South Australian architect, builder and designer Damien Chwalisz has been making headlines thanks to a string of projects he’s completed recently using shipping containers as the primary structure.
Chwalisz was the subject of a feature in Adelaide’s City Mag which focussed on the potential of shipping containers as an alternative to conventional housing and office construction.
But while the shipping container story has been done to death, Chwallisz’s fascination with container conversions is different in that it looks at the potential for containers to be used as the base and shell for highly customised and sustainable buildings.
Chwallisz’s container conversions range from single-dwellings and offices to art studios and lounging spaces, nothing out of the ordinary, but they’re also very different to your run-of-the-mill shipping container builds which critics love to hate.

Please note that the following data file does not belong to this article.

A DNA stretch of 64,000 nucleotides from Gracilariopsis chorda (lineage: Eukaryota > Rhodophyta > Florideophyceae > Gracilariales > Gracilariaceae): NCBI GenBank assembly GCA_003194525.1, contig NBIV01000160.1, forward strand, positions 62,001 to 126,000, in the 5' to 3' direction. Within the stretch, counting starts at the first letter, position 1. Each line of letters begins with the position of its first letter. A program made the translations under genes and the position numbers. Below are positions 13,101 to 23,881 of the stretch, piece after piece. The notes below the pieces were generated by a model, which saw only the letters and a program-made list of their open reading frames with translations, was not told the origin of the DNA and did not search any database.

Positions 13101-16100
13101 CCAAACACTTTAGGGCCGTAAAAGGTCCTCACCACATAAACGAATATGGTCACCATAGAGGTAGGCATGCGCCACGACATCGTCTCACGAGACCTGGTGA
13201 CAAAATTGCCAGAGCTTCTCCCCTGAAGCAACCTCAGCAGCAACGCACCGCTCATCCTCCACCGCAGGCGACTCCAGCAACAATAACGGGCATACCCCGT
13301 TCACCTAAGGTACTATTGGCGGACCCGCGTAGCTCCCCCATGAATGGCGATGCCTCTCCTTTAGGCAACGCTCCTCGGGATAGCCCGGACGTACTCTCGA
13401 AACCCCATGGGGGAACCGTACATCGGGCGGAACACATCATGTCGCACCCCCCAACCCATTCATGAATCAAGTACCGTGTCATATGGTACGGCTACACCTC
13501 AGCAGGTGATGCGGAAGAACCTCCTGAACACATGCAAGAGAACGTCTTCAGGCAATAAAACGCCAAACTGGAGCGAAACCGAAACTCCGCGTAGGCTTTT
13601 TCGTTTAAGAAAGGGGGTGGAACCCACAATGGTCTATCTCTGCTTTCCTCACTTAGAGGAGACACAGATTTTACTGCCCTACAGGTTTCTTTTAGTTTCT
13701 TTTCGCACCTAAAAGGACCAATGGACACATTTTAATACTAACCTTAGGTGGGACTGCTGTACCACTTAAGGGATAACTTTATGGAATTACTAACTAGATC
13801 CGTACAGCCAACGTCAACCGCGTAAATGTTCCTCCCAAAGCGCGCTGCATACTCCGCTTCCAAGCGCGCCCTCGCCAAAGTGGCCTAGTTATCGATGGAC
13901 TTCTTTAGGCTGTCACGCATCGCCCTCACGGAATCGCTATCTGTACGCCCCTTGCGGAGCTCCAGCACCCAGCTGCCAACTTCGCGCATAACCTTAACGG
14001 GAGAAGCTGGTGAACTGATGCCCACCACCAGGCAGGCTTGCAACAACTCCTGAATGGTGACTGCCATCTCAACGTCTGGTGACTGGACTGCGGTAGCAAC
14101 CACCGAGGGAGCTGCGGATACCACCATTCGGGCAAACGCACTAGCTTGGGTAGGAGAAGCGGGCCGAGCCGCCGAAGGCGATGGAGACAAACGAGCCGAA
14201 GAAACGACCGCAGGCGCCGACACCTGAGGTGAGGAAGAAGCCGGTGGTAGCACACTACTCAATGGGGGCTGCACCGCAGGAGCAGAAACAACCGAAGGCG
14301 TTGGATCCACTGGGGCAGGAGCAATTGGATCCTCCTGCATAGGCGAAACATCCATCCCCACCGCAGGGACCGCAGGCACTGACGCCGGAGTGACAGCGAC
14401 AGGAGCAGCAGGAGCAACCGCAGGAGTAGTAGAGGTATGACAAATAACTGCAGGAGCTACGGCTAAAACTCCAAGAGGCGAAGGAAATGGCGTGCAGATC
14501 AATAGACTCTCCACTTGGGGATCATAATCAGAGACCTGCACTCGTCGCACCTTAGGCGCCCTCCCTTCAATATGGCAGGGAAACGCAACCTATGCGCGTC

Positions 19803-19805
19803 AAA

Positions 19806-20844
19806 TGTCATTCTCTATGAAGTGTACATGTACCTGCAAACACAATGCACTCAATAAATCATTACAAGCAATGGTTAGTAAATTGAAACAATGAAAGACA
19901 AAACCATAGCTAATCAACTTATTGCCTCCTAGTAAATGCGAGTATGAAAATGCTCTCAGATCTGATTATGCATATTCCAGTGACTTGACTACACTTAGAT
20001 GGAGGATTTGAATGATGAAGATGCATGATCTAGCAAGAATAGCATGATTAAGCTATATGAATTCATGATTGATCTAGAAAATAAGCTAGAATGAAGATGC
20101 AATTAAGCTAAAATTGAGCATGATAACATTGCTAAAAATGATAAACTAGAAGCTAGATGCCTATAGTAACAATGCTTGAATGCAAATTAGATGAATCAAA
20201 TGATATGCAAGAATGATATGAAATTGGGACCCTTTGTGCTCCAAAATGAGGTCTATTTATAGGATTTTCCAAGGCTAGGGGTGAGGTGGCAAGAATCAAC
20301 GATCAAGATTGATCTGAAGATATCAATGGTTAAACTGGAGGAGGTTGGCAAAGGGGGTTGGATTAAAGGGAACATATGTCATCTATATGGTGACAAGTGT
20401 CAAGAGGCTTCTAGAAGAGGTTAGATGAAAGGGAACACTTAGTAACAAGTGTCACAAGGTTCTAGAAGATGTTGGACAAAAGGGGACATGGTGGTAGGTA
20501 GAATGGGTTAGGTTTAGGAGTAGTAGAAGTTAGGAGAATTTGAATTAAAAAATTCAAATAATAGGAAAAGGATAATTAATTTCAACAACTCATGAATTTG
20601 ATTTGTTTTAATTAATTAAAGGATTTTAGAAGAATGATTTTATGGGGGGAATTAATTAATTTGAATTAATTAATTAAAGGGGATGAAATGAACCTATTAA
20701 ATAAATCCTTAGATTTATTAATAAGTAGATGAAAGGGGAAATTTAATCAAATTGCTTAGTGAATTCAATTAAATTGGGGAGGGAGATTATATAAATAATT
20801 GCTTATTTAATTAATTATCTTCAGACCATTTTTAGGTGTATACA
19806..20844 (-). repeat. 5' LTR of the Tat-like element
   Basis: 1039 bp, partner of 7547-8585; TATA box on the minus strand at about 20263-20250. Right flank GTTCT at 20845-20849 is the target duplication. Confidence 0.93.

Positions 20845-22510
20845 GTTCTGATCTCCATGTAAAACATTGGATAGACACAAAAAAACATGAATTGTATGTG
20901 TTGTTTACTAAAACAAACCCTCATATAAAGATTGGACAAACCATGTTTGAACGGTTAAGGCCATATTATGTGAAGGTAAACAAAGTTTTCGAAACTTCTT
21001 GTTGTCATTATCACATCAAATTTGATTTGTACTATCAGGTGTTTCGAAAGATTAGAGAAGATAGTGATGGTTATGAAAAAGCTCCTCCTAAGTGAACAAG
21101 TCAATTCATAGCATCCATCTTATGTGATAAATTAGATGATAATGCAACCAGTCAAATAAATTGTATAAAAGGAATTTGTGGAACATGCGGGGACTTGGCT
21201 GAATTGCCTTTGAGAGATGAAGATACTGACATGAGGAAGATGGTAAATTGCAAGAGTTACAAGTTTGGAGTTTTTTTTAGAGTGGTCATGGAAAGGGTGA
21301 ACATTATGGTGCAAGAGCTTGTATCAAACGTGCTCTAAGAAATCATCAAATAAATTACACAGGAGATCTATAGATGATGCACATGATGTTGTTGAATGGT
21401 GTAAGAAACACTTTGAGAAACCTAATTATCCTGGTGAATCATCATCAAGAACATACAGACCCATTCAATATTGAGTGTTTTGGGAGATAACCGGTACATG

A project on his property in the Adelaide foothills for example is barely recognisable as a shipping container. It’s clad, lined and filled with recycled and repurposed materials like timber, steel and old windows which Chwallisz says is a great way to keep costs down, improve the environmental footprint of a shipping container build and also add textures and interest.
It also features a bolt-on roof structure which further enhance the inherent energy efficiency of the container, and was built entirely offsite and dropped onto site ready-to-go.
While Chwalisz’s fascination with shipping containers in architecture has now developed into a creative exploration, it actually began with a challenging residential project in the Adelaide CBD.
The project required two towers of containers to be created, each four storeys high, joining them along the long edge, and setting them down on a tiny block in the middle of the city. Shipping containers allowed the construction to be completed in an offsite workshop under controlled conditions and for them to erect the four-storey structure in three days without long road closures.
Chwalisz’s container projects have evolved from this discovery of their practicality into a quest to create bespoke architectural designs using shipping containers that produce sustainable and interesting outcomes.
Photography by Julian Cebo